Why Consolidating Student Loans Can Effectively End Graduate Misery

June 29, 2012 by  Filed under: Debt 

The costs linked to college education are so high these days that graduates now look forward to beginning their working life on the back foot. This is not a dramatic overstatement, with statistics showing that most 25 year olds emerge from college with consumer debts of $30,000 and educational debts of double that. The answer? In most cases, consolidating student loans is the best method of debt management.

The reality is that, with debts of almost $100,000 hanging over them, most graduates need to set about organizing their finances straight away. Re-negotiating repayment schedules is one way to do this, but in seeking consolidation financing to clear debts, they get a fresh start.

Understand that this does not mean that student loans, and the obligation to repay them, evaporates away. The debt cannot simply be gotten rid of. Instead, the loan is effectively re-issued but with better terms.

What is Consolidation?

To explain, consolidation means taking control of existing debt by buying them out with a loan that boasts better terms. WIth regards consolidating student loans, this entails buying out the loans taken out over 4 or 5 years of college living, centralizing them into one loan debt and repaying that debt under one interest rate.

The mathematics behind this exercise make it possible for a particular graduate to save money, lowering the monthly repayment sum and, in that way, lift some of the pressure off their shoulders. What is perhaps most important is that turning to this kind of financing to clear debts has more advantages than simply making life easier.

There is also the chance to increase credit scores, improve the credit status of the graduate over time, and allow them to concentrate more on building their careers and earning power by clearing their student loans.

Advantages of Consolidation Loans

As mentioned, the mathematics of these kinds of loans make it possible to lessen the pressure on a graduate while also offering a brighter financial future. Basically, consolidating student loans means pulling all of the individual loans taken out while in college into one sum, then buying them out using another loan.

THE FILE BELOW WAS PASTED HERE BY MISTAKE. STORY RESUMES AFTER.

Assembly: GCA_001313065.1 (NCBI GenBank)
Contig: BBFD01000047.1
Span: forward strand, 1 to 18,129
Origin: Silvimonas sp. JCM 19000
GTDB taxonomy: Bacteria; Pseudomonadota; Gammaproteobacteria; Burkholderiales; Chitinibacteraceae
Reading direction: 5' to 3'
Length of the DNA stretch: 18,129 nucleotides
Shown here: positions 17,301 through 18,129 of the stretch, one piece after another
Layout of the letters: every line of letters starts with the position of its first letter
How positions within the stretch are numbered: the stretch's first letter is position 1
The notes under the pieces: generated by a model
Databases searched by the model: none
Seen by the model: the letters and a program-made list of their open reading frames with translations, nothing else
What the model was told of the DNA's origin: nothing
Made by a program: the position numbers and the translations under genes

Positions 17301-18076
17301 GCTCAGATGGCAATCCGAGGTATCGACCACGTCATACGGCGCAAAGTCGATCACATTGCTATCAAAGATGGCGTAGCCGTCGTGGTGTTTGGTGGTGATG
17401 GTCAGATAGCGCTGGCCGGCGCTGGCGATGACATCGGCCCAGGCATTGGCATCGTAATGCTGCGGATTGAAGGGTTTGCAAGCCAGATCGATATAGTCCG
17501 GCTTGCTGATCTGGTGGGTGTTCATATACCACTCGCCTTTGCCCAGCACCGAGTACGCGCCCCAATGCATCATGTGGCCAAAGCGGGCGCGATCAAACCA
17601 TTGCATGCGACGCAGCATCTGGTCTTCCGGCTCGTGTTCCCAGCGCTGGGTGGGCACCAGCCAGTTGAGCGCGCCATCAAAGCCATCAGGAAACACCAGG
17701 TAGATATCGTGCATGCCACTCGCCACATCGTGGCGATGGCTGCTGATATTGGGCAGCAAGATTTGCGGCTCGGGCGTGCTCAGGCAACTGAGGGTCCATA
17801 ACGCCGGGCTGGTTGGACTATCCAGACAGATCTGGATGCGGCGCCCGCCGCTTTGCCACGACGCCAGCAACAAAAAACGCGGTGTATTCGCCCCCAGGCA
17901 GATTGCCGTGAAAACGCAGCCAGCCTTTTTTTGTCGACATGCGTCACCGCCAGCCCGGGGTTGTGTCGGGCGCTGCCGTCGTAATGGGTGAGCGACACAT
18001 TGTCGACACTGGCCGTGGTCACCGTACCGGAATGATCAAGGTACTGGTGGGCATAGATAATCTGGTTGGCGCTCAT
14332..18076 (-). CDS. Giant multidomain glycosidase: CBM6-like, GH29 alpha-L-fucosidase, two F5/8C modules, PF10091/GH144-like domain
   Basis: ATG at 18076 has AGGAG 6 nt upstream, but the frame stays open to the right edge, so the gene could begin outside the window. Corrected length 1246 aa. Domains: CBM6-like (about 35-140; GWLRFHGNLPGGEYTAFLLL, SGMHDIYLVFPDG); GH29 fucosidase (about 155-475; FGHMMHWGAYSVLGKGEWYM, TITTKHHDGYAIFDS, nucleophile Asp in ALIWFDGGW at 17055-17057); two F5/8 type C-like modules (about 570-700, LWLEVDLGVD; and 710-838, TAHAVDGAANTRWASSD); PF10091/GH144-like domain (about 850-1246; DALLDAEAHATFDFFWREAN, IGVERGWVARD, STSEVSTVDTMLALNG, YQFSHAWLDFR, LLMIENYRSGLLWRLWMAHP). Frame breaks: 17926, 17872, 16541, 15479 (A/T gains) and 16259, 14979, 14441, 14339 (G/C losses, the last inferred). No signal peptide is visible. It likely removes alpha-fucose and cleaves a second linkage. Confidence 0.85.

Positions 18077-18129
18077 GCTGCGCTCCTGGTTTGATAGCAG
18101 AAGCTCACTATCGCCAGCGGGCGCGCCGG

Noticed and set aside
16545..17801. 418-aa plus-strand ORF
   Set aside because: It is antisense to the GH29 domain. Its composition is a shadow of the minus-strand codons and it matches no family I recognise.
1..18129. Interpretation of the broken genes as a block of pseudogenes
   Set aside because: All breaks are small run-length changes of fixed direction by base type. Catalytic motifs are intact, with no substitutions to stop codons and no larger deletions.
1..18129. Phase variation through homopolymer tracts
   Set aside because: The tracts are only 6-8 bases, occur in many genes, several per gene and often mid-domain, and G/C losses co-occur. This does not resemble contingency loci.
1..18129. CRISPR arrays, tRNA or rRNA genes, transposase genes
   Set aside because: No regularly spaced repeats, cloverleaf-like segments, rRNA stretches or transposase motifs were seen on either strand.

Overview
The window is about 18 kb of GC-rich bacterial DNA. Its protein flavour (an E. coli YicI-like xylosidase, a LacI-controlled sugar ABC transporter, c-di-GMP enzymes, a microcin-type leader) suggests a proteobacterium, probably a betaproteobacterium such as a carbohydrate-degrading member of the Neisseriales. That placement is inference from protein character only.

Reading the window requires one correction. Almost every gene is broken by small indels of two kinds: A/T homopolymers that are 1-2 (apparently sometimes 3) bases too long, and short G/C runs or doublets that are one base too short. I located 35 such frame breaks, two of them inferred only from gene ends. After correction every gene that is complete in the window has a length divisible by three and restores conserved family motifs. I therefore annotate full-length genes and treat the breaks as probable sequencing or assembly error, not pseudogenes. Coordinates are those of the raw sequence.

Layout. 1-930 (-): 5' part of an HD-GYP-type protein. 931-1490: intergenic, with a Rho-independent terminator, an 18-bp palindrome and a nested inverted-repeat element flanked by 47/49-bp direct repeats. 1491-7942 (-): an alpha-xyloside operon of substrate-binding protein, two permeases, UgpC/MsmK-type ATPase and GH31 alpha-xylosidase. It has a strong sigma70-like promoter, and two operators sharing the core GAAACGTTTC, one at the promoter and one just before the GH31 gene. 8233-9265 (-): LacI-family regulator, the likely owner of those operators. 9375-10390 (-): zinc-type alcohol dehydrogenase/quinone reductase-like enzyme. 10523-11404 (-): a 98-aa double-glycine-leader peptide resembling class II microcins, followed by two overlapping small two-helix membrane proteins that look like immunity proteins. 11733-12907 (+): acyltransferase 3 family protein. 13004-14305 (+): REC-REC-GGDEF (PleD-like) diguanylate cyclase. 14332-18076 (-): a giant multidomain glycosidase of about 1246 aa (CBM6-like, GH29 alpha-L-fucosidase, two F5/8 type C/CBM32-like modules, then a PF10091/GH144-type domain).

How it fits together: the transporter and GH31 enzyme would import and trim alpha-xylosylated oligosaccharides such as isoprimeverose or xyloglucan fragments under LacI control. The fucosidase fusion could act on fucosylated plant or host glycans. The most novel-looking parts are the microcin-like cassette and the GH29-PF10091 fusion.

Because the new loan has one interest rate, the repayments are inevitably lower. For example, one loan of $100,000 will have one interest rate, with a repayment sum of perhaps $1,000 per month over 10 years. But previous to this, the situation was bleaker. Perhaps 4 individual loans of $30,000, $40,000, $10,000 and $20,000, each charged at different interest rates, could mean total monthly repayments of $1,300.

Clearly, getting financing to clear debts is the right step to take in such cases, but there are factors that need to be considered before anyone signs up to such a deal. After all, the move needs to be beneficial before the student loans can be bought out.

Factors to Consider

Do your homework properly. There is no point in consolidating student loans if the repayments are higher. The process can be complicated, but try to keep the perspective simple, that way the best decision is sure to be made. Look at the balance due, the term of each individual loan, and the interest rate charged.

Before seeking financing to clear debts, it is essential to know exactly where one stands but know what the effect a longer term would have also. For example, a 10-year repayment schedule may mean more in interest is paid, but should lower monthly repayments, making it more practical to clear the student loans.

Sarah Dinkins is a financial advisor who writes about Guaranteed Unsecured Credit Cards and 100% Guaranteed Bad Credit Loans

Article Source:
http://EzineArticles.com/?expert=Sarah_Dinkins

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